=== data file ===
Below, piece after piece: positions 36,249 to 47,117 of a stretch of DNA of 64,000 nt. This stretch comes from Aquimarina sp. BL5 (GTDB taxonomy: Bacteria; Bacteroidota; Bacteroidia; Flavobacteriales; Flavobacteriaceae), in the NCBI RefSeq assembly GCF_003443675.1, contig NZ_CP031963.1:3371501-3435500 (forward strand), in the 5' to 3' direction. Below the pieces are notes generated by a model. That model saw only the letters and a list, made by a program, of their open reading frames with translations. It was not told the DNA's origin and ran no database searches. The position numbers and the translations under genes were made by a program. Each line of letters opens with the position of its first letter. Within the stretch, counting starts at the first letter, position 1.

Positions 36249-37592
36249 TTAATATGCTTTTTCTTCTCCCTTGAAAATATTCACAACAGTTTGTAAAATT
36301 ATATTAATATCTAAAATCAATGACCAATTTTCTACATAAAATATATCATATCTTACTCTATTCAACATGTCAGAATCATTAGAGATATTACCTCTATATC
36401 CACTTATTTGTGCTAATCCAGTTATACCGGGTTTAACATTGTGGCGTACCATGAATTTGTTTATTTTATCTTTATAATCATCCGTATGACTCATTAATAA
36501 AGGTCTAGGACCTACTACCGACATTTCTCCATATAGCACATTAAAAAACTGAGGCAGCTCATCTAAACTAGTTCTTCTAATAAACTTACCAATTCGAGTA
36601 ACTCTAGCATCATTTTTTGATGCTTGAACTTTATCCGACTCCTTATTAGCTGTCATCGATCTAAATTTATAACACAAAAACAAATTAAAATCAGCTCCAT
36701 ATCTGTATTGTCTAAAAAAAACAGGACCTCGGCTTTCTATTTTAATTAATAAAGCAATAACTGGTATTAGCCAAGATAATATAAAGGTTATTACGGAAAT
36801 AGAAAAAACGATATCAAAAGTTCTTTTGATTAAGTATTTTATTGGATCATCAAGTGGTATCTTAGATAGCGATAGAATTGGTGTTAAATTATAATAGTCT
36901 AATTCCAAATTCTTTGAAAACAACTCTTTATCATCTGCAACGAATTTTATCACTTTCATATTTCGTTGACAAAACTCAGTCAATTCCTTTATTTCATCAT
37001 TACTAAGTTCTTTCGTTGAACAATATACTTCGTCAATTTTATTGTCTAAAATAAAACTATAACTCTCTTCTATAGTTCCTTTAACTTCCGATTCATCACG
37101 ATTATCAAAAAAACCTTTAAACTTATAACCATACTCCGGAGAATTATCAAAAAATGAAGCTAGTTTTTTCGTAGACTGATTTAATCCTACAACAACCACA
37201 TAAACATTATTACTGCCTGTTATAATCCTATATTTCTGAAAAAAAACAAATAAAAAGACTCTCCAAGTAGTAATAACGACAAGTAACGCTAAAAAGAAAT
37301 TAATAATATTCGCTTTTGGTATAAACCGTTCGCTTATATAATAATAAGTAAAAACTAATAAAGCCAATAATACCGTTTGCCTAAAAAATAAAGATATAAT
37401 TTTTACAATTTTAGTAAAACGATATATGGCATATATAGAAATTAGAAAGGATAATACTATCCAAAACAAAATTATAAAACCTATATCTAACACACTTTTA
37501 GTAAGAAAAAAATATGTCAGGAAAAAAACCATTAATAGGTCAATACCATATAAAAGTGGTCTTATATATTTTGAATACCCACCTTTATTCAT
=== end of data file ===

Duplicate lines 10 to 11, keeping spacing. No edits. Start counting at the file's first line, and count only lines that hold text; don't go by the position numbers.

36901 AATTCCAAATTCTTTGAAAACAACTCTTTATCATCTGCAACGAATTTTATCACTTTCATATTTCGTTGACAAAACTCAGTCAATTCCTTTATTTCATCAT
37001 TACTAAGTTCTTTCGTTGAACAATATACTTCGTCAATTTTATTGTCTAAAATAAAACTATAACTCTCTTCTATAGTTCCTTTAACTTCCGATTCATCACG